6.5% interest rates. Their rates are going to 4%!
Some of the Euro-Bubbles -- Holland, Finland and
Ireland, for example -- have no spare capacity left
at all. When you go to Holland and ask clients how
the authorities are going to deal with this, they
shrug their shoulders. Italy and Spain have much
more spare capacity, so inflation is not such an
immediate problem. But ultimately wage and
consumer-price inflation will pick up strongly
there, too.

Q: Tell us again where there's opportunity in this.
A: In the first place, in a more inflationary
environment in these countries, as long as you are
not producing anything tradable, you can pass on
the wage inflation in output prices and maintain
your margins. Especially if you are in the
property-related area. Now, two things are unusual
here. It's difficult to exploit regional revenue
bubbles in the U.S. or the U.K., where companies
tend to operate at least nationally, if not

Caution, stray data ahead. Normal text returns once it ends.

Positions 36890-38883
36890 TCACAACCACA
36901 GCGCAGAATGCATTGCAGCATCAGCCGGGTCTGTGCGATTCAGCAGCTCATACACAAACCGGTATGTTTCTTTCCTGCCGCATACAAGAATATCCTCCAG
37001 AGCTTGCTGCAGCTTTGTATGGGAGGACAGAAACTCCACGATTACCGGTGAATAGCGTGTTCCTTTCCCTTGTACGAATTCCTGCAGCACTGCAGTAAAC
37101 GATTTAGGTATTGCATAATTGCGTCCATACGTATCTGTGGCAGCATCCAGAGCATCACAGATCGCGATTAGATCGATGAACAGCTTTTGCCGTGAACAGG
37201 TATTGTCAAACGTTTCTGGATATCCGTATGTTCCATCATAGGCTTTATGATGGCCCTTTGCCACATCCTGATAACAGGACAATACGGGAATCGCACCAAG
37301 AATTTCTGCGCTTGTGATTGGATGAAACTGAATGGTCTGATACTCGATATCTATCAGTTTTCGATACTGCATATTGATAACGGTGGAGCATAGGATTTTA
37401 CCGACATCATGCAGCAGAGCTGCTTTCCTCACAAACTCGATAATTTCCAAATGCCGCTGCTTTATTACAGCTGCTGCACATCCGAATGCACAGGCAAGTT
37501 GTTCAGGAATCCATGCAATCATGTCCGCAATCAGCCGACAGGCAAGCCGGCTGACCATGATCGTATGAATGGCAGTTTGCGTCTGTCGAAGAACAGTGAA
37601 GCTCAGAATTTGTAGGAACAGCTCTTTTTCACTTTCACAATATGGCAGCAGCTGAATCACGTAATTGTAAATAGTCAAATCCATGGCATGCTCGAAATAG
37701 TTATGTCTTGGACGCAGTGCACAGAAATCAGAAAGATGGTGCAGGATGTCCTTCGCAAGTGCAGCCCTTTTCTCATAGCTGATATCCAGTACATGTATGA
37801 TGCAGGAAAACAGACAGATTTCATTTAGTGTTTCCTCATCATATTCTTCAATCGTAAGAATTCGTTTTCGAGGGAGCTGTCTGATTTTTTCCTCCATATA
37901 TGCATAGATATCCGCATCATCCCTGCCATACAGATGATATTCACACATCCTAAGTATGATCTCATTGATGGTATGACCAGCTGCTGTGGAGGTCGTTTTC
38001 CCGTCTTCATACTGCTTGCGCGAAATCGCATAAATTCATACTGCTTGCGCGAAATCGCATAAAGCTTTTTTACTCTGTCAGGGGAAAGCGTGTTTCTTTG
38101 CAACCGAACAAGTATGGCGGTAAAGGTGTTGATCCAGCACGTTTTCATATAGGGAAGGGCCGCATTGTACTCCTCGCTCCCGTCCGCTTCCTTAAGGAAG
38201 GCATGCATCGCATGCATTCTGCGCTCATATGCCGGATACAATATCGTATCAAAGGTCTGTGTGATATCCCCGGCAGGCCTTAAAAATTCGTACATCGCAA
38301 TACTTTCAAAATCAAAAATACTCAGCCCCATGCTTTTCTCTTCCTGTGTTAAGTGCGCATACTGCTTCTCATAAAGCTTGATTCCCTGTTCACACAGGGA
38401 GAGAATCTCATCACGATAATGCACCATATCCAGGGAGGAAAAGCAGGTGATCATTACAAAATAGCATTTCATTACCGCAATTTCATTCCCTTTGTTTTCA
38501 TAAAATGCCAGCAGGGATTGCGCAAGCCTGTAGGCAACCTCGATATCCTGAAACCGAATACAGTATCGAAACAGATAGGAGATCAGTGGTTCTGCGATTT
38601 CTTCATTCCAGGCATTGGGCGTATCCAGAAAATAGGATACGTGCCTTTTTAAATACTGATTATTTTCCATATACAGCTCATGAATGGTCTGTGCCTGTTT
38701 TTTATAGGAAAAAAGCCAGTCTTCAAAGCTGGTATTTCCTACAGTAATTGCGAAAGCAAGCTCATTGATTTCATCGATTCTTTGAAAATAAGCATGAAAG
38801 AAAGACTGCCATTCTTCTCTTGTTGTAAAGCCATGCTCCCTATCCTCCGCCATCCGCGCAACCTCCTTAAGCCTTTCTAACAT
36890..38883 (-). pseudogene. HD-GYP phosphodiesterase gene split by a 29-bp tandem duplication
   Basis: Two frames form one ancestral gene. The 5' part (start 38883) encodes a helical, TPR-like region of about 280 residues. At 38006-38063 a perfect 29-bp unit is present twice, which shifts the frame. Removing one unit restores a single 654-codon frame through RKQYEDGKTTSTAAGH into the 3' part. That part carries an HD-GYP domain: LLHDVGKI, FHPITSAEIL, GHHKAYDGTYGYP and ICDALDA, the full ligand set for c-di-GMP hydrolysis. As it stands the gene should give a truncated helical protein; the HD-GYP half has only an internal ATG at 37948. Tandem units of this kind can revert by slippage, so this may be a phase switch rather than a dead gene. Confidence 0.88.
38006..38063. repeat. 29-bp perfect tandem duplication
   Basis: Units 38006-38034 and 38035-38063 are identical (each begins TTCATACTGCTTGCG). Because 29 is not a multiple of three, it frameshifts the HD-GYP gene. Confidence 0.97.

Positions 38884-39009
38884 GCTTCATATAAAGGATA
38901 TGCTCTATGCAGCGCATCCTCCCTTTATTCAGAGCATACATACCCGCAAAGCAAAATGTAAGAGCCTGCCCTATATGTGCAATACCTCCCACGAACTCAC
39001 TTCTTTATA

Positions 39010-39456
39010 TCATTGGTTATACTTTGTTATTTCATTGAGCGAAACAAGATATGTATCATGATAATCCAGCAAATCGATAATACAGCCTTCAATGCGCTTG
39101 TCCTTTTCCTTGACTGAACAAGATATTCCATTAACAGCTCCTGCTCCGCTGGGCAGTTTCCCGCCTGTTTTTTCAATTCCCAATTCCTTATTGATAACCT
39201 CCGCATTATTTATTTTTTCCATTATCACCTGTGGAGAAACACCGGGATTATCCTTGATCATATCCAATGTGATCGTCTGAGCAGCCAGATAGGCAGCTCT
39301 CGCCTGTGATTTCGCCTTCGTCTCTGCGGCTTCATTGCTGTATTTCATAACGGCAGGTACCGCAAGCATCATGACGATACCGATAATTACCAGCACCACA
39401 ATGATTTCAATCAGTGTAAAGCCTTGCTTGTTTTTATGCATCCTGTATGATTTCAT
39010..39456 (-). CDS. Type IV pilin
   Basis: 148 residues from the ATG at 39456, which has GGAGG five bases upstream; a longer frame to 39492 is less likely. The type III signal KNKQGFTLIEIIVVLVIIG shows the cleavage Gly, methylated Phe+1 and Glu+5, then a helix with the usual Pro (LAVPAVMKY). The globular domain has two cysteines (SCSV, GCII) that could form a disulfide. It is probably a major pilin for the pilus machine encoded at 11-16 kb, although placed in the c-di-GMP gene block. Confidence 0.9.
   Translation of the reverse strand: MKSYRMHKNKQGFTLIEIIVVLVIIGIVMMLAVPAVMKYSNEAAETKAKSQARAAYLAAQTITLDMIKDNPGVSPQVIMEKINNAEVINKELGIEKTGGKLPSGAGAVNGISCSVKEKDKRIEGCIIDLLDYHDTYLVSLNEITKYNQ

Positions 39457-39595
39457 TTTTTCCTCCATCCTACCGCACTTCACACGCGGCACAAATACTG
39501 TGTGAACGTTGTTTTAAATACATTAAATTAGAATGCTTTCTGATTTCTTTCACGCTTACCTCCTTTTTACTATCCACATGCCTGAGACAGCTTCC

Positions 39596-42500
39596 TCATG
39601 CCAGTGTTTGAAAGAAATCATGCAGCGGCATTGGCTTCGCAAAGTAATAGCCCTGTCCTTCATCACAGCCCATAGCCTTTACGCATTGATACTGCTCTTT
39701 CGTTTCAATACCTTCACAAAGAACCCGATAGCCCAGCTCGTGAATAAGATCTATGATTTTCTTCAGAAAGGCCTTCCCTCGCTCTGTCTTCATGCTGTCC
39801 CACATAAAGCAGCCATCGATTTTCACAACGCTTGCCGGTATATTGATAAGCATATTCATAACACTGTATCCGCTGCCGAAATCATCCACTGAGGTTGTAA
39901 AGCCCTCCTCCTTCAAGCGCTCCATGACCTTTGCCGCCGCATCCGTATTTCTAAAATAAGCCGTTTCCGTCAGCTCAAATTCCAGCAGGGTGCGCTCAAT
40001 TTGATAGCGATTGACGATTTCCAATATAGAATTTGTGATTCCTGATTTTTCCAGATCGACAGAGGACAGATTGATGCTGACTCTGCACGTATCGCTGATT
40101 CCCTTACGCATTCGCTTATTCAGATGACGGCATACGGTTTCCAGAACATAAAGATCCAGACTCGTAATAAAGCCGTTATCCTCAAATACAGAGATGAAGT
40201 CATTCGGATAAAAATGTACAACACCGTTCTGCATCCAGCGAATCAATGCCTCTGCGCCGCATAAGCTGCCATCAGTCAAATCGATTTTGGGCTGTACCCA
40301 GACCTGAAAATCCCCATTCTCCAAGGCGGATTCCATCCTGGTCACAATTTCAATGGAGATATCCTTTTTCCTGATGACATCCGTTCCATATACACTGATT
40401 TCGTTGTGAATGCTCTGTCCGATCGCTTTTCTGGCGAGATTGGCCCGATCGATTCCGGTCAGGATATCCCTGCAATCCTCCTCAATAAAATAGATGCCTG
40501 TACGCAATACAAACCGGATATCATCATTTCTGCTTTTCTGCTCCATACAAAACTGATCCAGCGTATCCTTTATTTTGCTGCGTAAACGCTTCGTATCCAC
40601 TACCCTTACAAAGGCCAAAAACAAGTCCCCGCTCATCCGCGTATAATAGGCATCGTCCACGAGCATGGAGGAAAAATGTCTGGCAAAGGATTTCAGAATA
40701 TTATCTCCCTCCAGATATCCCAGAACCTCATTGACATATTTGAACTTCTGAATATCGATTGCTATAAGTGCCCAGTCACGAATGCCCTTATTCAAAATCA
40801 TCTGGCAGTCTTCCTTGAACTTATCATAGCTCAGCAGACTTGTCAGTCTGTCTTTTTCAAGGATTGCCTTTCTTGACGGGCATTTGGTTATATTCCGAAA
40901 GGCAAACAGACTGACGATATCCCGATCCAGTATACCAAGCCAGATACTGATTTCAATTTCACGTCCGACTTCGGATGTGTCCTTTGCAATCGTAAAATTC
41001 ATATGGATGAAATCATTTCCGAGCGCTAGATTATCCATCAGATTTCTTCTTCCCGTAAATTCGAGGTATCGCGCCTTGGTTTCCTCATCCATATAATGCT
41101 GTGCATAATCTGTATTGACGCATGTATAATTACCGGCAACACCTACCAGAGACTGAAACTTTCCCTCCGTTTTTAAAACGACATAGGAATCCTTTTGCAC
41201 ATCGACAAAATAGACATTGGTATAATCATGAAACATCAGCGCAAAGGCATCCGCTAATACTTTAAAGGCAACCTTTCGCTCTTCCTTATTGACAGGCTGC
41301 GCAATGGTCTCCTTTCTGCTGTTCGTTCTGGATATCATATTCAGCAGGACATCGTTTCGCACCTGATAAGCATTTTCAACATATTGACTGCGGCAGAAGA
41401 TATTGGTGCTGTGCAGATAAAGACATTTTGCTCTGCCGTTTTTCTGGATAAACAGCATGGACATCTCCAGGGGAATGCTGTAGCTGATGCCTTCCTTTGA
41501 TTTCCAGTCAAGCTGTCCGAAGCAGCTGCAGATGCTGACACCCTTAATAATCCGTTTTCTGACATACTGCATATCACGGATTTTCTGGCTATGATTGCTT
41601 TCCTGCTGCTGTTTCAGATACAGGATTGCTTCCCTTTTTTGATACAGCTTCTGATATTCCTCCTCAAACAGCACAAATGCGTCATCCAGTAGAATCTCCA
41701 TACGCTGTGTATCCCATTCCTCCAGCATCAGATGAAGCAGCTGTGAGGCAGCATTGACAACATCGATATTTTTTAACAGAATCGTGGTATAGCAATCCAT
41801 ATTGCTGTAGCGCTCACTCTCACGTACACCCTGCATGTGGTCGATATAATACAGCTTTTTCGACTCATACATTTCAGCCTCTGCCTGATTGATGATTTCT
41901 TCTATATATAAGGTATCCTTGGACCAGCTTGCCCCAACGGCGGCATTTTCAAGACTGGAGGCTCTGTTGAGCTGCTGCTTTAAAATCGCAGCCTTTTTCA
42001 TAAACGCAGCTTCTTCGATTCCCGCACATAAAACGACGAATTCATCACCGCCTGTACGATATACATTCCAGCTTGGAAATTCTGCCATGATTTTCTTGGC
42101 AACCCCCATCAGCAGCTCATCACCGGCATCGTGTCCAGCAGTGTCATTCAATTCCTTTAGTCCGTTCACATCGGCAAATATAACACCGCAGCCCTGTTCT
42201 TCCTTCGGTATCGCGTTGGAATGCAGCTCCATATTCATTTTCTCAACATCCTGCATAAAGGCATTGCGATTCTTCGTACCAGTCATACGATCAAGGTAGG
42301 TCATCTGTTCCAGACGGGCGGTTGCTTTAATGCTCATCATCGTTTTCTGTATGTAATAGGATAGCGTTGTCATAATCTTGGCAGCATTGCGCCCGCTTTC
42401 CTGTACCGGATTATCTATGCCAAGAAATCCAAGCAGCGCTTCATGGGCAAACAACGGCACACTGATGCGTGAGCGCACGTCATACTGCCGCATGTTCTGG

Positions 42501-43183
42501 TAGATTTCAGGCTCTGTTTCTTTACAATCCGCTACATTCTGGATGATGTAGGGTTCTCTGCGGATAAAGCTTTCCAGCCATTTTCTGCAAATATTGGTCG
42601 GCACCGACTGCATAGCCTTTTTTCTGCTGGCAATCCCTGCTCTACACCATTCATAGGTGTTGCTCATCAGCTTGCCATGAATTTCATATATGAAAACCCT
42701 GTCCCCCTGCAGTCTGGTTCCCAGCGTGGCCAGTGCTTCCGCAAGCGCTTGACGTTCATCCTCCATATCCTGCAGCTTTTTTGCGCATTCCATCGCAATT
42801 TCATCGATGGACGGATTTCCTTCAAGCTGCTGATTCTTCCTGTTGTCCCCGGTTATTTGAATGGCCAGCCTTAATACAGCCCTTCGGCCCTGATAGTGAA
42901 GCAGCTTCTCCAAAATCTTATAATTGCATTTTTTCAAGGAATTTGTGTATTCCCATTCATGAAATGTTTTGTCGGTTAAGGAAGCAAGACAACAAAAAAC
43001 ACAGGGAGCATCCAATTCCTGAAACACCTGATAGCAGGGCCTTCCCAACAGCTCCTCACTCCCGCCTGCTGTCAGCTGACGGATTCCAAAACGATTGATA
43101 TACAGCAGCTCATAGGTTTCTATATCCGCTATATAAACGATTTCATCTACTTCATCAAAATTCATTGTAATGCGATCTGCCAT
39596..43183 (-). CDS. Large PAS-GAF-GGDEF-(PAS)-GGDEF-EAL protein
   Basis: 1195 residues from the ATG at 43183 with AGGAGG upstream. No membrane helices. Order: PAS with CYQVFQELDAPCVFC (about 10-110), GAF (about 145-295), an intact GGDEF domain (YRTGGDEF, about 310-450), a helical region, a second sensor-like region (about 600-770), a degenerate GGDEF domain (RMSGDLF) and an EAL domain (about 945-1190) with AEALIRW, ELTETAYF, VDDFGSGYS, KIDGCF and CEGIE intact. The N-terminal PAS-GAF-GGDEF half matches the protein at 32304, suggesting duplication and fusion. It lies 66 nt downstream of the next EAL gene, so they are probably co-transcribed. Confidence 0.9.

internationally. But that is not the case in
Europe, where what will be currency regions are
also countries. The national stock markets are full
up with stocks in which you can isolate these
regional booms. So, for instance, basically
three-quarters of the Italian and Spanish markets
are domestic stocks and a large proportion of
those, non-tradables. There is no shortage of
investment vehicles.

Q: What other opportunity is there?
A: It is the opportunity for equity managers to
invest in inflation at no risk. In a
single-currency zone like the U.S., you don't care
about the regional inflation rate. So, too, in the
Euro-Bubble. The example we are using is this: